On Wed, Feb 21, 2007 at 12:06:30PM -0500, Phil Currier wrote:
> Well, for two reasons:
> 1) If you have a table with one very-frequently-accessed varchar()
> column and several not-frequently-accessed int columns, it might
> actually make sense to put the varchar column first.  The system won't
> always be able to make the most intelligent decision about table
> layout.

Umm, the point of the exercise is that if you know there are int
columns, then you can skip over them, whereas you can never skip over a
varchar column. So there isn't really any situation where it would be
better to put the varchar first.

> don't see any good way to perform an upgrade between PG versions
> without rewriting each table's data.  Maybe most people aren't doing
> upgrades like this right now, but it seems like it will only become
> more common in the future.  In my opinion, this is more important than
> #1.

I don't see this either. For all current tables, the storage position
is the attribute number, no exception. You say:

> because the version X table could
> have dropped columns that might or might not be present in any given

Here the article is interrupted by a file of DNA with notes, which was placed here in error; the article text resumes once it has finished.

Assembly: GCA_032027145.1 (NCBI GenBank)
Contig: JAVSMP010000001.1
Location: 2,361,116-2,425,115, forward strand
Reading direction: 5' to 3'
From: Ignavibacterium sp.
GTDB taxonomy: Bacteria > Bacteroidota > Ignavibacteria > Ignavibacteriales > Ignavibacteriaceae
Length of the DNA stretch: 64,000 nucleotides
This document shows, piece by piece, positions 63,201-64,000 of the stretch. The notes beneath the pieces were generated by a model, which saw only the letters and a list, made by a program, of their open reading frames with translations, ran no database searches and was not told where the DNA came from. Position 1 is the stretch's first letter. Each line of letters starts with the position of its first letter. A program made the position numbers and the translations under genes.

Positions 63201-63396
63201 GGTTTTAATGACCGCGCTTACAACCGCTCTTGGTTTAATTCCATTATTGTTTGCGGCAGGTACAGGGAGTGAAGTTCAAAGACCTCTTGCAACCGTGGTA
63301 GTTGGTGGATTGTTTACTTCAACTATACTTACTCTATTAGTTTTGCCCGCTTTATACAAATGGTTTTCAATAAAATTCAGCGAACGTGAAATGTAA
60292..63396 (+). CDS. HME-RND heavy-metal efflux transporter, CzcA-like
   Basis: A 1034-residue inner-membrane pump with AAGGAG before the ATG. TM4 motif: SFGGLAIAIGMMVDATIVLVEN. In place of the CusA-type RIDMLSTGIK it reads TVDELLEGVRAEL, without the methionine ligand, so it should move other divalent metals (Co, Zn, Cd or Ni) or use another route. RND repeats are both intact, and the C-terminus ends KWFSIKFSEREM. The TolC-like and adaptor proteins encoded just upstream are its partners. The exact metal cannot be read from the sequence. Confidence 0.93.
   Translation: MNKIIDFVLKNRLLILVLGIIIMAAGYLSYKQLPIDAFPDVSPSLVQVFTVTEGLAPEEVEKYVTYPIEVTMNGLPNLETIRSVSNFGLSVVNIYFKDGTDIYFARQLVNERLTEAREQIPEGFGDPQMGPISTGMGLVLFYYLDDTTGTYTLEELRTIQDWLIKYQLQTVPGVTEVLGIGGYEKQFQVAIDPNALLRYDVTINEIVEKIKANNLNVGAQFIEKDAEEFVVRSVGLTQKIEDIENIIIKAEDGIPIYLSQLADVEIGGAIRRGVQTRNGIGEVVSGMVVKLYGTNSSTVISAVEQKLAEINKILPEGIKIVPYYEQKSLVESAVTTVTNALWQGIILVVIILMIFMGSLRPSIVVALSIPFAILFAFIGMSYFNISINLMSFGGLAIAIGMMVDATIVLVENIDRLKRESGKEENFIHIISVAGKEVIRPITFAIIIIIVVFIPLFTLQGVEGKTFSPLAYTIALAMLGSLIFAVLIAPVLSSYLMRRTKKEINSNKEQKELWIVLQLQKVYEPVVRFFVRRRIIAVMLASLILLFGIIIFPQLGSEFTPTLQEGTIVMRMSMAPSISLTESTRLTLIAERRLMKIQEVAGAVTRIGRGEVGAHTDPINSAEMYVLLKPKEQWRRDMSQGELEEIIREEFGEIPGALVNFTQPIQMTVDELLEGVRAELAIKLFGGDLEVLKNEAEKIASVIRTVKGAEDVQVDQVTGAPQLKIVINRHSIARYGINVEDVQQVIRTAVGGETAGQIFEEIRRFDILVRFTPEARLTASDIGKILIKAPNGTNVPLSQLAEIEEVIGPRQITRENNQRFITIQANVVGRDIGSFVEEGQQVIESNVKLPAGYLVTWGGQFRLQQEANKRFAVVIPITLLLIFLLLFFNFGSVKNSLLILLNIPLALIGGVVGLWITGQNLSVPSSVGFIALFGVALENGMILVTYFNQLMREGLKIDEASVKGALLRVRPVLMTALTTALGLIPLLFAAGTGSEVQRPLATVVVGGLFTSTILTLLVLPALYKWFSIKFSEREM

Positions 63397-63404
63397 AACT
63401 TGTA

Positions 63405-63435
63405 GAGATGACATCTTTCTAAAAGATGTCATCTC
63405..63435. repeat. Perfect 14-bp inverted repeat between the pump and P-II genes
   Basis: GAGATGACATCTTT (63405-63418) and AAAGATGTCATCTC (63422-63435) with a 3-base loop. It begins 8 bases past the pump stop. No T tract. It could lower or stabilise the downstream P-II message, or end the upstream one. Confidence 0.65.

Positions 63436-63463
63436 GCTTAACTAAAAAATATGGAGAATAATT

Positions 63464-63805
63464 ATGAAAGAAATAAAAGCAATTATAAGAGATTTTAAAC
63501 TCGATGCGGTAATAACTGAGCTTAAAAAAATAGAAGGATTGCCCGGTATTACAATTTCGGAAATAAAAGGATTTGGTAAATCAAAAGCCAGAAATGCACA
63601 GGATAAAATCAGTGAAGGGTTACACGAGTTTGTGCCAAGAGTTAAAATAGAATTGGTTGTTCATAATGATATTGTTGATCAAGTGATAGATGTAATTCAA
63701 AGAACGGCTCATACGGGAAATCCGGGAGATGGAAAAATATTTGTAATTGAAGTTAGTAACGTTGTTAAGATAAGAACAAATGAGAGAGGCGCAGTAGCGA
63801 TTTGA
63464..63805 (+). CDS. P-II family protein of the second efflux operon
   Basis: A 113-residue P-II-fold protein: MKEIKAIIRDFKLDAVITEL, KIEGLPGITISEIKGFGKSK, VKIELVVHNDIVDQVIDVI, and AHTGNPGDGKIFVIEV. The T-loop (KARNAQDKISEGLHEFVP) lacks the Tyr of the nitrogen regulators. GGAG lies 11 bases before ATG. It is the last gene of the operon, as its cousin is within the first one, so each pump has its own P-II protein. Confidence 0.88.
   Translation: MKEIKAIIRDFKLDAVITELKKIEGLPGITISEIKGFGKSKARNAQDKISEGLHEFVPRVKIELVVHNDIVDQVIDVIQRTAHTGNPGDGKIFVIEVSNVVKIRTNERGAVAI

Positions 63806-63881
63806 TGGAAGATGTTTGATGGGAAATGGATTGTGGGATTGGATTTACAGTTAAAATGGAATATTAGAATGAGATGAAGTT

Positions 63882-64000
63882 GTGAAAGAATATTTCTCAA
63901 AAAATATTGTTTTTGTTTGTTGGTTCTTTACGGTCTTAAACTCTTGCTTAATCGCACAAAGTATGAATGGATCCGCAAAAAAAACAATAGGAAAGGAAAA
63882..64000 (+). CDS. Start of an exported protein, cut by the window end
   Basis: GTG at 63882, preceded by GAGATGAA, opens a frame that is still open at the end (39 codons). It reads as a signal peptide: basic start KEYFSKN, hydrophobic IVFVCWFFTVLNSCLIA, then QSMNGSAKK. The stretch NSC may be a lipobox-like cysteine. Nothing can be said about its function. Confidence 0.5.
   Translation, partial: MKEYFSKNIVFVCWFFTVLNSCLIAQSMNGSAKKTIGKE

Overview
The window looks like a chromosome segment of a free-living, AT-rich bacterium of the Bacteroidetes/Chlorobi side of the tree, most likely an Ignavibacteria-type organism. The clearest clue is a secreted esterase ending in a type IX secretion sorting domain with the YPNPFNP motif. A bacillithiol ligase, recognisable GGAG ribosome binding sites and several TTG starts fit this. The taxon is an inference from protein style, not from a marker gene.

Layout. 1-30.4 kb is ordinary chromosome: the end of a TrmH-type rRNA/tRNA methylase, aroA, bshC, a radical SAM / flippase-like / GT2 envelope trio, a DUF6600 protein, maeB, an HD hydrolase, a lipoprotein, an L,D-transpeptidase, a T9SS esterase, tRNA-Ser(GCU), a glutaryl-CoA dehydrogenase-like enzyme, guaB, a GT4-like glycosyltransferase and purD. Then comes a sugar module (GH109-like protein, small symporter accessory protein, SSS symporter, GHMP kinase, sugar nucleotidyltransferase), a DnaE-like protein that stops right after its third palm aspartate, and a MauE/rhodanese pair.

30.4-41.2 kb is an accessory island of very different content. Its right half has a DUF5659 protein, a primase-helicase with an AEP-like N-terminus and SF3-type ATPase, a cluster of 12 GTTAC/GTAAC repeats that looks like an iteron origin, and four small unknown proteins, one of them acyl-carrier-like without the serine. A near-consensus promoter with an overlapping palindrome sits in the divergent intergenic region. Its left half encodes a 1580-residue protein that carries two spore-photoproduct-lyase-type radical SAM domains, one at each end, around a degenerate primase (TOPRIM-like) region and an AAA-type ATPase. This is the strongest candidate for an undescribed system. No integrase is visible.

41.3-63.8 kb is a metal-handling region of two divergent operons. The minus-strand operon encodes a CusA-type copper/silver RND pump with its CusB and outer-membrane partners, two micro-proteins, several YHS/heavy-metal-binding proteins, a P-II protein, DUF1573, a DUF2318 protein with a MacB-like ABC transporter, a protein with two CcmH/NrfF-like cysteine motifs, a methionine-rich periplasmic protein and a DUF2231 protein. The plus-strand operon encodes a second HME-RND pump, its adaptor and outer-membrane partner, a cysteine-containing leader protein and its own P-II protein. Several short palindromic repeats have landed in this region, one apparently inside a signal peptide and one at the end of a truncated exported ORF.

> tuple on disk. 

Whether they're there or not is irrelevent. Drop columns are not
necesarily empty, but in any case they occupy a storage position until
the table is rewritten. A dump/restore doesn't need to preserve this,
but pg_migrator will need some smarts to handle it. The system will
need to create a column of the appropriate type and drop it to get to
the right state.

If you really want to use pg_dump I'd suggest an option to pg_dump
--dump-dropped-columns which will include the dropped columns in the
CREATE TABLE but drop them immediatly after. It's really more a corner
case than anything else.

Have a nice day,
Martijn van Oosterhout   <kleptog@svana.org>   http://svana.org/kleptog/
> From each according to his ability. To each according to his ability to 
> litigate.

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